Sometimes the verdict is that the evidence is not convincing.

Let me provide an example: When I was in college I read a lot of apologetics. One of my favorite books was Josh McDowell’s The New Evidence that Demands a Verdict. It seemed to have answers to all the objections. At first, I found the arguments convincing. Then I began to read critical scholarship on a variety of subjects and it became evident that the “evidence” was not as water-tight as I had suspected. Fortunately, I realized that it remained my responsibility to continue to ask hard questions about my faith and to be diligent to seek honest answers. But I have known people who were shaken when the “answers” proved to be weak and insufficient. Rather than continuing their intellectual journey they either (a) resorted to a blind fundamentalism that stopped asking questions or (b) lost their faith to various degrees. I don’t blame McDowell for creating a large book full of answers that he finds sufficient (if this is so),  books like McDowell’s can be flawed at this point.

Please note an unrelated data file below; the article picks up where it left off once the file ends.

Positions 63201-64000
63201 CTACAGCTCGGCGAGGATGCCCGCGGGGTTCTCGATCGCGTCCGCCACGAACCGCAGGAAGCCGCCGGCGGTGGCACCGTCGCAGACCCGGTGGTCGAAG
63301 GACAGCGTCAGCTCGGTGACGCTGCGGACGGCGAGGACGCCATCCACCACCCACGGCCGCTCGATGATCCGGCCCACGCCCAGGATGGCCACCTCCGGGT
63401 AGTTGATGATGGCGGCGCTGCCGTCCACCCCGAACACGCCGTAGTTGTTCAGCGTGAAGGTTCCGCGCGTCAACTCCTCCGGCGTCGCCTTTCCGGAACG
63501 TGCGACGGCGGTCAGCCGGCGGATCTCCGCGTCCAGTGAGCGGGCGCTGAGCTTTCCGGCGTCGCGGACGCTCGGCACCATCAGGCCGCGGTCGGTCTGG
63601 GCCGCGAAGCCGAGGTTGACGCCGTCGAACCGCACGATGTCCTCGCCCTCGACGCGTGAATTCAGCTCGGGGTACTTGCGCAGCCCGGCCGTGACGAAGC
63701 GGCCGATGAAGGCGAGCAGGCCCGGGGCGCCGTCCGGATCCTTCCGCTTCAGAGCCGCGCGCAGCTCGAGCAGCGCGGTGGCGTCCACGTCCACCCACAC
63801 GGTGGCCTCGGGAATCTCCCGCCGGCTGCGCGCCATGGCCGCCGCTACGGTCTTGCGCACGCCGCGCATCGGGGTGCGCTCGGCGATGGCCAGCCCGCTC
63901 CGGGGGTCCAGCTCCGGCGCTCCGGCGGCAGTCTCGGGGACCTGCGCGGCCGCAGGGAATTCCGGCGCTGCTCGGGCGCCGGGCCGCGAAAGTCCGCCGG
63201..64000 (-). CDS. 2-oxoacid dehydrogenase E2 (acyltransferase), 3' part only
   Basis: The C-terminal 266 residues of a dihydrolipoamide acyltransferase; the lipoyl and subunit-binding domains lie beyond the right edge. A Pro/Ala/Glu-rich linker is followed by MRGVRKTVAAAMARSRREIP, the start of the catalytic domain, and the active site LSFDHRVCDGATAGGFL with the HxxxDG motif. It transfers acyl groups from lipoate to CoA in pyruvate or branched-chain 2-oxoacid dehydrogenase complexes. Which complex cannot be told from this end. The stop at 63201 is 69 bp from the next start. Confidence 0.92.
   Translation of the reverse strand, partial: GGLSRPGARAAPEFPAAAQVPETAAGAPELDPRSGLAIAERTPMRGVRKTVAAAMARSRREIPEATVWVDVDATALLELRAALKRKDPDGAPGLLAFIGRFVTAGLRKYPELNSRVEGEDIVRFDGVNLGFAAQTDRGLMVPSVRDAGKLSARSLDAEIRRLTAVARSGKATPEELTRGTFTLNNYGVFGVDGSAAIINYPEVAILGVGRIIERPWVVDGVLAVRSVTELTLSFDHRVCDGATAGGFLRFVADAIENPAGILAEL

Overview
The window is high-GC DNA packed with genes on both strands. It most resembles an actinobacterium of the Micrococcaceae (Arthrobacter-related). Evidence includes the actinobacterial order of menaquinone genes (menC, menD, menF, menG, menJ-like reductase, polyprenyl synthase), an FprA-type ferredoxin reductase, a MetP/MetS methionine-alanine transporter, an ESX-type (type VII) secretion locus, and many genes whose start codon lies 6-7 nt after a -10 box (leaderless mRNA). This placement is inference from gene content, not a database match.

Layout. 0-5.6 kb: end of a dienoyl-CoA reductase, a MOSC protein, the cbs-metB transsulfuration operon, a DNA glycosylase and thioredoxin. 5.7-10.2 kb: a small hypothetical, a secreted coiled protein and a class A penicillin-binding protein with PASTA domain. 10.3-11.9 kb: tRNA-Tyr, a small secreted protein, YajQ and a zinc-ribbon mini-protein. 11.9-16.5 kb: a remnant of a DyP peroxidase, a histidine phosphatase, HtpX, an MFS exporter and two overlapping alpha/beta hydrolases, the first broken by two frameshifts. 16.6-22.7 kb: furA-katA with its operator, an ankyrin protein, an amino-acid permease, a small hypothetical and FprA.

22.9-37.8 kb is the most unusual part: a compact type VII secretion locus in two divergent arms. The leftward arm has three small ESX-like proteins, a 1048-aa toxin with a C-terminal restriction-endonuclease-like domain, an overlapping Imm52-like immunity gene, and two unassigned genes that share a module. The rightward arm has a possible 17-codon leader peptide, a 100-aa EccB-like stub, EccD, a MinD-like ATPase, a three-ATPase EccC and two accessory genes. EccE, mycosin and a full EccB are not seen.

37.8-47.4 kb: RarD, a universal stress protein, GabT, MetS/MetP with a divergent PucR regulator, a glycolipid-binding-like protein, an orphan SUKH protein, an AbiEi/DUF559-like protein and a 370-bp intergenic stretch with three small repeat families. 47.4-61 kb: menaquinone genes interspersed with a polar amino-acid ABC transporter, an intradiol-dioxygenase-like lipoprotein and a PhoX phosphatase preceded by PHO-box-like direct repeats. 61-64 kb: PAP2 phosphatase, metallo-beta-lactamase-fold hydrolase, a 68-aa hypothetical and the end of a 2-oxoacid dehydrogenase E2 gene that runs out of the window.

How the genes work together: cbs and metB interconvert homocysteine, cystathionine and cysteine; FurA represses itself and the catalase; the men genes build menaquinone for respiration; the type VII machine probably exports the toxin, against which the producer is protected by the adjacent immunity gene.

I think it was within the pages of McDowell’s book that I came across C.S. Lewis’ “trilemma”, which states that you cannot say Jesus was a “great moral teacher” if you deny his claims to be God because:

A man who was merely a man and said the sort of things Jesus said would not be a great moral teacher. He would either be a lunatic–on a level with the man who says he is a poached egg–or else he would be the Devil of Hell. You must make your choice. Either this man was, and is, the Son of God: or else a madman or something worse. You can shut Him up for a fool, you can spit at Him and kill Him as a demon; or you can fall at His feet and call Him Lord and God. But let us not come with any patronising nonsense about His being a great human teacher. He has not left that open to us. He did not intend to.